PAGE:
Unmarked cop car caught in ‘sneaky’ act sparks heated debate about speeding purposes

Police have been accused of “straight up revenue raising” after footage emerged of an unmarked patrol car blocking a bicycle path, and appearing to book drivers while hidden behind a concrete wall on a double demerits weekend.

Australians are divided after the vision surfaced, showing a NSW Police Highway Patrol vehicle parked behind a barrier along the Alfords Point Bridge in the Sutherland Shire in Sydney, with some branding the officer’s move “a parking violation” but others insisting the incident is a ” non-issue”.

The video, shot on the Anzac Day weekend, has attracted thousands upon thousands of interactions, with people from all around the country weighing in with their differing views.

“This is bulls**t,” motoring journalist David McCowen began in his video, which has so far clocked more than half a million views on social media.

The unmarked patrol car was spotted on the Alfords Point Bridge in Sydney’s southwest. Source: Instagram

Some say the officer’s act was ‘sneaky’, while others leapt to the police officer’s defence. Source: Instagram

“This is a highway patrol dude that is blocking a cycleway and running path here at Alfords Point Bridge between St George and Sutherland Shire, trying to book people… on a double demerits weekend on a long downhill descent on a bridge.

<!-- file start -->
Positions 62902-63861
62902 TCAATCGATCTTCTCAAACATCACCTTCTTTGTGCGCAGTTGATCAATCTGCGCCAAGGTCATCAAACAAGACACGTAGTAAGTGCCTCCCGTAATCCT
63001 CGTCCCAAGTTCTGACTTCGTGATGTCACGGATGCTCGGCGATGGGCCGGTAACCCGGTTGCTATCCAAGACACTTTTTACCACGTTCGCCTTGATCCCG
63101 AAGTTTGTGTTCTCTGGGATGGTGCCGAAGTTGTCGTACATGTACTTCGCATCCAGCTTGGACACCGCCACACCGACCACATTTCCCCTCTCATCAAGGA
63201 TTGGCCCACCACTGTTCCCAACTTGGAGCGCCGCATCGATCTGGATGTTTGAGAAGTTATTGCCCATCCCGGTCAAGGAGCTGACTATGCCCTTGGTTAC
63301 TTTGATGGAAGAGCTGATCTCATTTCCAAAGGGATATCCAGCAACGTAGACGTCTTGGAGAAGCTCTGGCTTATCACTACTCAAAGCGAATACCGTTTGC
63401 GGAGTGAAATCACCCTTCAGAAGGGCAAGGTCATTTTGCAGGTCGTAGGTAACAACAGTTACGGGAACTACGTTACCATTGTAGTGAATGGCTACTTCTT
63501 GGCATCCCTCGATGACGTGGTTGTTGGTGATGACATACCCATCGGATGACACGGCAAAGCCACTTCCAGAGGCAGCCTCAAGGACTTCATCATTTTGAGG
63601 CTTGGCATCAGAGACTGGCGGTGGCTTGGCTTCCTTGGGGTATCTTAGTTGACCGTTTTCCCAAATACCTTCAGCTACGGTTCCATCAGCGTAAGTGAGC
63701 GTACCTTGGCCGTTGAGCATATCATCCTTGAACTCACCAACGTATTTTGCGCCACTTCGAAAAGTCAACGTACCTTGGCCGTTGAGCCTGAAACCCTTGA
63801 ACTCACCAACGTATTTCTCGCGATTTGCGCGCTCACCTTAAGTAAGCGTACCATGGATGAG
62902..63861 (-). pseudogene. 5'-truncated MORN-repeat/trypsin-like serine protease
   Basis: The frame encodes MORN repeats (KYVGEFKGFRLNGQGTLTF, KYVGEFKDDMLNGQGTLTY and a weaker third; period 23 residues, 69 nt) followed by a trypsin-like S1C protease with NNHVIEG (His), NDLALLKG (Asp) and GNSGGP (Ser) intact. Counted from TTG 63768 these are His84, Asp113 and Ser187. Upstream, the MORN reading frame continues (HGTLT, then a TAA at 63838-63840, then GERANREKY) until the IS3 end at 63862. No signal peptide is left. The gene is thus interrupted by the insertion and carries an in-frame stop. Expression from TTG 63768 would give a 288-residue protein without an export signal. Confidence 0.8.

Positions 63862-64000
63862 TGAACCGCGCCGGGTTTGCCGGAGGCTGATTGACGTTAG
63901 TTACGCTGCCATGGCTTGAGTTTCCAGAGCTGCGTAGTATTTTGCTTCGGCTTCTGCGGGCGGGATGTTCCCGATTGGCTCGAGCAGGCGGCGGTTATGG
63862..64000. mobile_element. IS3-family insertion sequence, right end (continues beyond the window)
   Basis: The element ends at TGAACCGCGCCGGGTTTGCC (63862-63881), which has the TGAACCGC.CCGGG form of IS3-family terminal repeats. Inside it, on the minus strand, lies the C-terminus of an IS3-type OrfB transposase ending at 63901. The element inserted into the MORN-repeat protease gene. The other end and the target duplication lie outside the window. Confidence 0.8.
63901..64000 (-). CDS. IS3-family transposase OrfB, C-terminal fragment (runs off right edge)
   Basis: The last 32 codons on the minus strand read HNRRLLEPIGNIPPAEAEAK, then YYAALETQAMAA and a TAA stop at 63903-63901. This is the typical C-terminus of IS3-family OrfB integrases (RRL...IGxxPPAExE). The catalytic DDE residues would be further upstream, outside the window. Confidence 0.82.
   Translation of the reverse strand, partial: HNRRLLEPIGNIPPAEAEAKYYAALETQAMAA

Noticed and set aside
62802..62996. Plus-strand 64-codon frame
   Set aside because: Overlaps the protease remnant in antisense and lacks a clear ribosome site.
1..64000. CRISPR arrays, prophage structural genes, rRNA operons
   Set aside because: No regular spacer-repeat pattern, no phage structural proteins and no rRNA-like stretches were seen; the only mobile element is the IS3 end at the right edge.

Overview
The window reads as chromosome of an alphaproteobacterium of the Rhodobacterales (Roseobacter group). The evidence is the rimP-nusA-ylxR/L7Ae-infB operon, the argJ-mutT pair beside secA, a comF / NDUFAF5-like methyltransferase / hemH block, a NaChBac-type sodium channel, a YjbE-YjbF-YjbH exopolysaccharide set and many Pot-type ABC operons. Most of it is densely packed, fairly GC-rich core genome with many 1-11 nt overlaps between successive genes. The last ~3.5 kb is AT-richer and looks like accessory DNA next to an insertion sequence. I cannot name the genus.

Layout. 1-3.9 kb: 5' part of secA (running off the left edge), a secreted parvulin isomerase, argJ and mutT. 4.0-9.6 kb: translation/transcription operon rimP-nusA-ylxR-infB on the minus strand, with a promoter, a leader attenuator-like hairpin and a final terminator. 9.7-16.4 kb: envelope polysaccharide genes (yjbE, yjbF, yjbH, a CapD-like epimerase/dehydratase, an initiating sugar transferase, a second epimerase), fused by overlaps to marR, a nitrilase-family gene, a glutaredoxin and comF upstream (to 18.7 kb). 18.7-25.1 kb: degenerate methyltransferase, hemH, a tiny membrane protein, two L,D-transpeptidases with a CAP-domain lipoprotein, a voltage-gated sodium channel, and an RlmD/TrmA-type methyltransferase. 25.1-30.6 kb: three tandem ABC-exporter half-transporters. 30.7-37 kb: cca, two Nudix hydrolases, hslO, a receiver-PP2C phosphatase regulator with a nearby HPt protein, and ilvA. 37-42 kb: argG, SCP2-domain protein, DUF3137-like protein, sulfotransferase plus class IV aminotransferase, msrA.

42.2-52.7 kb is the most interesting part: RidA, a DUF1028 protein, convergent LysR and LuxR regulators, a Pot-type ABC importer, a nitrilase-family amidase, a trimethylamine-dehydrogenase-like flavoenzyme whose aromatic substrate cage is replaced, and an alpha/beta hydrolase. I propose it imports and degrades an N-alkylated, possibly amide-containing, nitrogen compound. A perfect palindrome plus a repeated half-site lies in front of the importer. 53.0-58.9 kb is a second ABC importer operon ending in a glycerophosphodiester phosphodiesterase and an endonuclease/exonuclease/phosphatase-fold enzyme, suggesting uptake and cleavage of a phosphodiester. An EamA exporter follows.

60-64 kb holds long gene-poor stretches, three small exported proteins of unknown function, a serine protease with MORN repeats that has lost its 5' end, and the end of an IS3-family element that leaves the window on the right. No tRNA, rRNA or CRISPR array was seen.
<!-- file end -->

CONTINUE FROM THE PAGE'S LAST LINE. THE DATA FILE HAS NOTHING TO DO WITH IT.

“That’s just crap. That is not serving the community. That is straight up revenue raising and I’m not about it. You can’t see him.”

Although, as some responding pointed out, police and emergency vehicles are exempt from stopping and parking restrictions under NSW road rules, many weren’t impressed the car had cut access to the bicycle path. Others called out what they said was “sneaky” behavior on the officer’s part.

“Wonder what the punishment would be for a private citizen to park there? What a joke,” a man wrote.

“There’s reasonable law enforcement and then there’s this,” a second man said.

On the flipside, several others leapt to the defense of the patrolling officer, urging people not to speed.

“Easy. Don’t speed,” one person said. “Do n’t break the law and this is not an issue,” he said a second.

“In reality, if they are speeding, then they’re speeding — no excuses,” another man wrote. “Go say something to him then, instead of sooking on the internet,” a fourth man quipped, while another said the officer was “hidden for a reason.”

When Yahoo News Australia contacted NSW Police for comment with regard to the footage, a spokesperson said they “are aware of the video.”

In NSW this year, there have been a total of 116 lives lost on the roads. By this time in 2023, that figure sat at 105. In addition, a staggering 10,000 people have been hospitalized with “serious injuries” so far in 2024 — a figure up by some 400 people on 2023 levels, according to Transport for NSW.

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